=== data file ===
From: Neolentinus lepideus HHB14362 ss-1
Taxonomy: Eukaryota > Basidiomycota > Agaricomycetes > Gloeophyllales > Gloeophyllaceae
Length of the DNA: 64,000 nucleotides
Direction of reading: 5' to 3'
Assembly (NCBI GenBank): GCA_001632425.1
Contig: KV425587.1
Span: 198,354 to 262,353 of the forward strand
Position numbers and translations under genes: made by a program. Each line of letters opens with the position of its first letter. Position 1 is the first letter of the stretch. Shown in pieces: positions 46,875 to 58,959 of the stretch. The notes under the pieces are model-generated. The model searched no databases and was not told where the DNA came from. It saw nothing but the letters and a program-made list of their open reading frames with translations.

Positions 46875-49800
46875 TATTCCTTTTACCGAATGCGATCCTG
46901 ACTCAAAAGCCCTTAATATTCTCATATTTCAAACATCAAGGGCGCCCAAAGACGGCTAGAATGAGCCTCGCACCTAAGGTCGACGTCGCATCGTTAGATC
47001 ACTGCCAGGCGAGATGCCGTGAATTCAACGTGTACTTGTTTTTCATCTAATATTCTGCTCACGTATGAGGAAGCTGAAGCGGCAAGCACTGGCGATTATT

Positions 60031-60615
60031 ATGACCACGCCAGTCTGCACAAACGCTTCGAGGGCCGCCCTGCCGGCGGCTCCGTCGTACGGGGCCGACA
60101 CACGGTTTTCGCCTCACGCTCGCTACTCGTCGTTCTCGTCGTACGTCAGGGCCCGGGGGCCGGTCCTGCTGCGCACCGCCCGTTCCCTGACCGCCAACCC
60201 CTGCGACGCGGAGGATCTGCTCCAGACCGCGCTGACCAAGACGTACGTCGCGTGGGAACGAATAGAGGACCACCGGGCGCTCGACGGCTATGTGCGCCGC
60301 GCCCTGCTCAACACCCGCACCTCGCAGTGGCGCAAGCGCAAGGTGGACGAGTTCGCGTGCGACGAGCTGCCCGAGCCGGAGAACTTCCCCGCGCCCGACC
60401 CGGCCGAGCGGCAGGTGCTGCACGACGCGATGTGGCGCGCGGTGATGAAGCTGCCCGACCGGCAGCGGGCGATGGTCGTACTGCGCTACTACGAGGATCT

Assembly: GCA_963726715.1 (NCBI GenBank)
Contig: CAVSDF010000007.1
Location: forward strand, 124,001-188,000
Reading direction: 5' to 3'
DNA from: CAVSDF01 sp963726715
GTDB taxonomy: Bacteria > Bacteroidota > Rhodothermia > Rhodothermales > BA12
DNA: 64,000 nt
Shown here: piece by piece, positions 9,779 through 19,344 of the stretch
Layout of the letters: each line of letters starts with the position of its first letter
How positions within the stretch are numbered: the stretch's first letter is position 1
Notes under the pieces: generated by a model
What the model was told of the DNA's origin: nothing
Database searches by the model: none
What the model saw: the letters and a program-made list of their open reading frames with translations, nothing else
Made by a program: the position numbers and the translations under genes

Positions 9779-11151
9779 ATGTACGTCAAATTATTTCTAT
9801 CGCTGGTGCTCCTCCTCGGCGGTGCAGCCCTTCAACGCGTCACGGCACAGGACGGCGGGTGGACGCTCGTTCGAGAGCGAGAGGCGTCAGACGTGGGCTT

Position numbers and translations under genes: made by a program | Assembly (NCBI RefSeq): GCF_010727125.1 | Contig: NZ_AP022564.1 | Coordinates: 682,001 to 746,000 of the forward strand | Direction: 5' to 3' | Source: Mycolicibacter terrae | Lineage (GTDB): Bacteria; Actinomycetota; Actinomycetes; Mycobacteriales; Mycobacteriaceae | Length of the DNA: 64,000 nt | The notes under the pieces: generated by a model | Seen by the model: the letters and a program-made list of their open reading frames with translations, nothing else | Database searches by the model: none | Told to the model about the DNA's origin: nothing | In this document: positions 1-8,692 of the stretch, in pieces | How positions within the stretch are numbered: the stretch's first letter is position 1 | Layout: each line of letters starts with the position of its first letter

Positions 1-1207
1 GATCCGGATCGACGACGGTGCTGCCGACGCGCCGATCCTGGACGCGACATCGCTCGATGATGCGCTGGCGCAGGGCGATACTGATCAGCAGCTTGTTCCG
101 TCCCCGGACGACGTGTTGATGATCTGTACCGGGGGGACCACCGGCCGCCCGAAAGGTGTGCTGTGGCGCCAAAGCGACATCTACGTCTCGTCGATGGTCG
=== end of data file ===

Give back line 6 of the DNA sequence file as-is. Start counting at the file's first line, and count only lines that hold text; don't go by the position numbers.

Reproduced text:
Contig: KV425587.1